History Of The Chevrolet Truck 1947-1987
In 1946, Chevy produced a full line of trucks ranging from light duty to heavy duty. After just two years (1946–1947), Chevy launched a completely redesigned line of pickups known as the "Advance Design" trucks.
Advance Design: 1947–1957
As Chevrolet's first entirely new and redesigned truck line postwar, the Advance Design pickups are one of the most notable models in the evolution of old Chevy pickup trucks. Debuting in early 1947, these trucks sported a completely new look with a five-bar horizontal grille that is instantly recognizable. Not only was this a fresh-looking truck, but the inside of the cab was both longer and wider, with room for a third person to sit comfortably between the driver and passenger. Some additional creature comforts include an in-dash radio, a fresh-air heater and defroster system, and corner windows. Under the hood was a 216.5-cubic-inch Thrift Master overhead valve six-cylinder engine capable of producing 90 horsepower and 174 lb.-ft. of torque.
There were three different truck sizes for the Advance Design series, including a half-ton, a three-fourths-ton, and a one-ton model. The Chevrolet 3100 Series was the half-ton model, while the 3600 and 3800 were the three-fourths-ton and one-ton models, respectively. Regardless of the model, the pickup boxes were 50 inches wide with wooden floors for each truck. The next major change for the Advance Design trucks didn’t come until 1954 when the trucks featured a brand-new grille, steering wheel, instrument panel, parking lights, and a one-piece windshield. The engine increased from 216.5 cubic inches to 235.5 cubic inches with 112 horsepower and 200 lb.-ft. of torque.
Task-Force Generation: 1955–1959
After the Advance Design trucks came to an end, the Task Force trucks emerged in 1955. Featuring the truck industry’s very first wraparound windshield, the Task-Force pickups also included an egg-crate grille, running boards that were hidden behind the door, and a new style of headlights. Not only was the exterior updated, but the interior received some updating as well, complete with additional creature comforts that added a touch of luxury to the pickups. Also in 1955, Chevy started producing an overhead-valve V8 engine. While Ford had released the first overhead valve V8 engine in 1954, Chevy was a year behind. Later dubbed the Small Block engine, Chevy's 265-cubic inch engine put out a powerful 238 lb.-ft. of torque at 2,000 rpm. While Chevrolet may have arrived late to the V8 game, the wait was well worth it, with Chevy eventually outselling all other manufacturers during this time.
With the 1955 Chevrolet 3124 Series Cameo Carrier, Chevy released their first Fleetside truck model. The Fleetside design was clean and simple, with flat, straight lines from the truck bed sitting flush with the cab and fender. The 1955 Cameo Carrier had a 235-cubic inch inline six-cylinder engine with 123 horsepower and 207 lb.-ft. of torque. Two-tone paint in Bombay Ivory and Commercial Red was the only available option. The Cameo Carrier inspired the new El Camino pickup that debuted in 1959. Even though the El Camino stopped production in 1960, it made a reappearance later in the decade.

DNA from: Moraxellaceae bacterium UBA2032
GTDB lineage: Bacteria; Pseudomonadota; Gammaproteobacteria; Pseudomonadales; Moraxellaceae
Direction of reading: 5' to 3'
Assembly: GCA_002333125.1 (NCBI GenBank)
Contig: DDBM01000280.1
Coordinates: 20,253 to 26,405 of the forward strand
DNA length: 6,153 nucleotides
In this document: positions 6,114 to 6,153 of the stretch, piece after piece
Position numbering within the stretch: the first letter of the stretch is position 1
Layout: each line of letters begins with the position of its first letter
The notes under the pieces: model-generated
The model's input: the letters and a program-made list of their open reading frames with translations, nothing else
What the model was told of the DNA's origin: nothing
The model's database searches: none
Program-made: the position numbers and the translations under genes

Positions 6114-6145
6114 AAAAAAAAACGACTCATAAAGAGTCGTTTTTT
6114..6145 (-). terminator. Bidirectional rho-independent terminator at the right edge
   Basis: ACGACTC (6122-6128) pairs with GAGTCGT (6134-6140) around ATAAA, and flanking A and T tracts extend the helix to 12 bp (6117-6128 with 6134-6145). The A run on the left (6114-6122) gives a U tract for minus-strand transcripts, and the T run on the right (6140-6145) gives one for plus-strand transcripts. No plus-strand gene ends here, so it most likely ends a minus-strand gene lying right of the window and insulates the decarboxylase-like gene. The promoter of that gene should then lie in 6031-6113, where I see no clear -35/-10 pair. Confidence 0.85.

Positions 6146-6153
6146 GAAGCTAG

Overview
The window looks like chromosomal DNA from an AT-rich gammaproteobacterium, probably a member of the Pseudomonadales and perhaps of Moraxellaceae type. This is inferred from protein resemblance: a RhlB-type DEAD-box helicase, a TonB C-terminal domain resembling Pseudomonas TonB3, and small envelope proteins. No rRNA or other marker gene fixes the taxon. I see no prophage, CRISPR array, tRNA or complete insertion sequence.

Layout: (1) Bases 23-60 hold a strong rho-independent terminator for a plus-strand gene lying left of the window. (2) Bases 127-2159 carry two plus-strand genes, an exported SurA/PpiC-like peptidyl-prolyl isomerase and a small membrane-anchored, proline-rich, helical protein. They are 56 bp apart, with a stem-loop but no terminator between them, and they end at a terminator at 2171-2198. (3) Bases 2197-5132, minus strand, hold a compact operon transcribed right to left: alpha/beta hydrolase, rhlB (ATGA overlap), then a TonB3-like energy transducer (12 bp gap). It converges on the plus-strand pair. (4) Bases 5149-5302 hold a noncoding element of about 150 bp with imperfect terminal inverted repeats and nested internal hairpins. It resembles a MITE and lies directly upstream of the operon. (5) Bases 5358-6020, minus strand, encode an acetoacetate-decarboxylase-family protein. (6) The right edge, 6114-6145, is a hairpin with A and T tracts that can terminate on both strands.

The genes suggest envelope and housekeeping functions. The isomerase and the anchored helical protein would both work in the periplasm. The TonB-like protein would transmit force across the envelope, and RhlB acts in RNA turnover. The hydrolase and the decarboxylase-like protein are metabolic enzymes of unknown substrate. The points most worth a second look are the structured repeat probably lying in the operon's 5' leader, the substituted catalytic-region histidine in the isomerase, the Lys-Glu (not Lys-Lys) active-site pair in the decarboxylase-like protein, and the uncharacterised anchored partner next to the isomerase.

Chevy C10 & C/K Series Debuts
In 1960, the Chevy C/K line of trucks was released for the first time. One of the most popular models from the C/K series was the Chevy C10, a half-ton, light-duty pickup. Several body styles
were available for the C/K trucks, such as the popular Fleetside and the Stepside, which consisted of rear wheels on the outside of the bed, with a step located between the cab and the wheel wells. For the second generation beginning in 1967, the C/K series was dubbed the Action Line trucks, known more casually as the Glamour Pickups. Charming consumers with its good looks, the Chevy C/K trucks also had eight engine options for the second generation. This generation ended with the 1972 Chevy C10, now one of the most popular choices for enthusiasts.
In 1973, the third-generation C/K series was released, also known as the "Rounded-Line" generation. Also referred to as the "box-body" or "square-body" trucks, the third release of the C/K series saw another redesign of the body. Considered by many to be the first modern heavy-duty pickup, the 1973 Chevy C30 One-Ton Dually was the first dual rear wheel truck in the industry to have an available Crew Cab, with seating for up to six people. Under the hood was a 350-cubic inch V8 engine that had 155 horsepower and 255 lb.-ft. of torque. Chevrolet began to offer the Silverado luxury trim edition in 1975. While the fourth generation began in 1988, Chevy moved to a different naming structure for the C/K trucks. As such, the end of the Chevy C10 era ended in 1987. The C10 is an important aspect of Chevy truck history since it leads to the eventual replacement of the C/K line with the Silverado, which will become one of the best-selling trucks in America.